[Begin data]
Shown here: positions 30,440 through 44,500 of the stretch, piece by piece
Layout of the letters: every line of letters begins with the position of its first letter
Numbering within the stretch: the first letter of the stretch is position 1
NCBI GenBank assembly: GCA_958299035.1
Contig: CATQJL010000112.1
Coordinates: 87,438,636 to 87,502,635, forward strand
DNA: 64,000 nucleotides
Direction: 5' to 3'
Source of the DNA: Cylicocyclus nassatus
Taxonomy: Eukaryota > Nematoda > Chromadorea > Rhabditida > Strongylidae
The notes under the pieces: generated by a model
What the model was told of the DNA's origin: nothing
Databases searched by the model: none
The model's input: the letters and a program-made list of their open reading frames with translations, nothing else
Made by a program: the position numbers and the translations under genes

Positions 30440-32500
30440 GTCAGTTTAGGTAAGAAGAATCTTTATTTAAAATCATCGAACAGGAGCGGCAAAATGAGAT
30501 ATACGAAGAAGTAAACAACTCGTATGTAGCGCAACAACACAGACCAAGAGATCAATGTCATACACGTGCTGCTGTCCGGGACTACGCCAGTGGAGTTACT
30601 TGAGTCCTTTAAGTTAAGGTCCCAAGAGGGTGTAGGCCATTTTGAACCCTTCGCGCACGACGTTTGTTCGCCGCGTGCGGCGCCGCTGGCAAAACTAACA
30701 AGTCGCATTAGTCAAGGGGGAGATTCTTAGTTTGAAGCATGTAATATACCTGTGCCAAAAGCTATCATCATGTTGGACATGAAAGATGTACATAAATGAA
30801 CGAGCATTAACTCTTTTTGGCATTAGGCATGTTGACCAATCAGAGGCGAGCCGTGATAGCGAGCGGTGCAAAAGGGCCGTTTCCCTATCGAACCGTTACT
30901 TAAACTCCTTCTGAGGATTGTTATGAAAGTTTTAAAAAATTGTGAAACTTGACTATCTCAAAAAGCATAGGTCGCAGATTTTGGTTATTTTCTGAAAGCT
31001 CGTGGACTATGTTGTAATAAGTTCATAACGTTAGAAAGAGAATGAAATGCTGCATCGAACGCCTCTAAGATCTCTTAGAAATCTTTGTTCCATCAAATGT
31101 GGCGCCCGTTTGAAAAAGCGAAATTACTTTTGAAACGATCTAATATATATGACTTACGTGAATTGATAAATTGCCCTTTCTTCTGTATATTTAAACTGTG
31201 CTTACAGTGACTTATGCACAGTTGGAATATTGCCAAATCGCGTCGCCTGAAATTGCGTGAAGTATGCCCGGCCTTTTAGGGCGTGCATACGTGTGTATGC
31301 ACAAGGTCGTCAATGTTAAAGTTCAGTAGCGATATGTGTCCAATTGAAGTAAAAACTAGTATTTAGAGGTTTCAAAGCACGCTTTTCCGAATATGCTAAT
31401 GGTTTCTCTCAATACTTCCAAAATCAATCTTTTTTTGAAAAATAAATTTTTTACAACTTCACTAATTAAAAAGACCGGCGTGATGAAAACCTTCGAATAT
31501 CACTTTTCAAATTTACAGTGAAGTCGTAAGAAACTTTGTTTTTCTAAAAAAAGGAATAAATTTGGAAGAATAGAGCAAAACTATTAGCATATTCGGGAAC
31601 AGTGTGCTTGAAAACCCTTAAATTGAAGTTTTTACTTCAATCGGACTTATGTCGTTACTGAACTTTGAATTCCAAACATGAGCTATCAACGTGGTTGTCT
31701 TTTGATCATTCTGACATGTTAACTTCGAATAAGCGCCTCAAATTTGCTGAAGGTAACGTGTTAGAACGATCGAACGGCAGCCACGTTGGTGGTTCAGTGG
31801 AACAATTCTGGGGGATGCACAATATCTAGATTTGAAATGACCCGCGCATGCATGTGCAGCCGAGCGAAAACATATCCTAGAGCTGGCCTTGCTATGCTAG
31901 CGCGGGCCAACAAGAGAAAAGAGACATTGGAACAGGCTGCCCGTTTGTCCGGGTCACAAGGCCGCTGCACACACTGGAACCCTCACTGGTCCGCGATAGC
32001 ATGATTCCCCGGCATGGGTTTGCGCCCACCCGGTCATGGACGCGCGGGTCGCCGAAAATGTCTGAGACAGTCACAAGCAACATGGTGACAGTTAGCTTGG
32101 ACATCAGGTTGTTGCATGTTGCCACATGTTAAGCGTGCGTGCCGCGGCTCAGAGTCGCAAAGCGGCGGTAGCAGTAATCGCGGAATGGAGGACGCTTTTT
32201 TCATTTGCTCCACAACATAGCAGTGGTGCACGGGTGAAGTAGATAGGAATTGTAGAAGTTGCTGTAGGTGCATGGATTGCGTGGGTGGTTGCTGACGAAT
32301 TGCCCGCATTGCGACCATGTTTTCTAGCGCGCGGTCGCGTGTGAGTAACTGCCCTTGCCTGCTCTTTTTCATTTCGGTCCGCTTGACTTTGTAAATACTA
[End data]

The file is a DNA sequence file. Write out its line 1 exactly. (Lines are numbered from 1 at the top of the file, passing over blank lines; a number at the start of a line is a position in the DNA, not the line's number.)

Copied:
Shown here: positions 30,440 through 44,500 of the stretch, piece by piece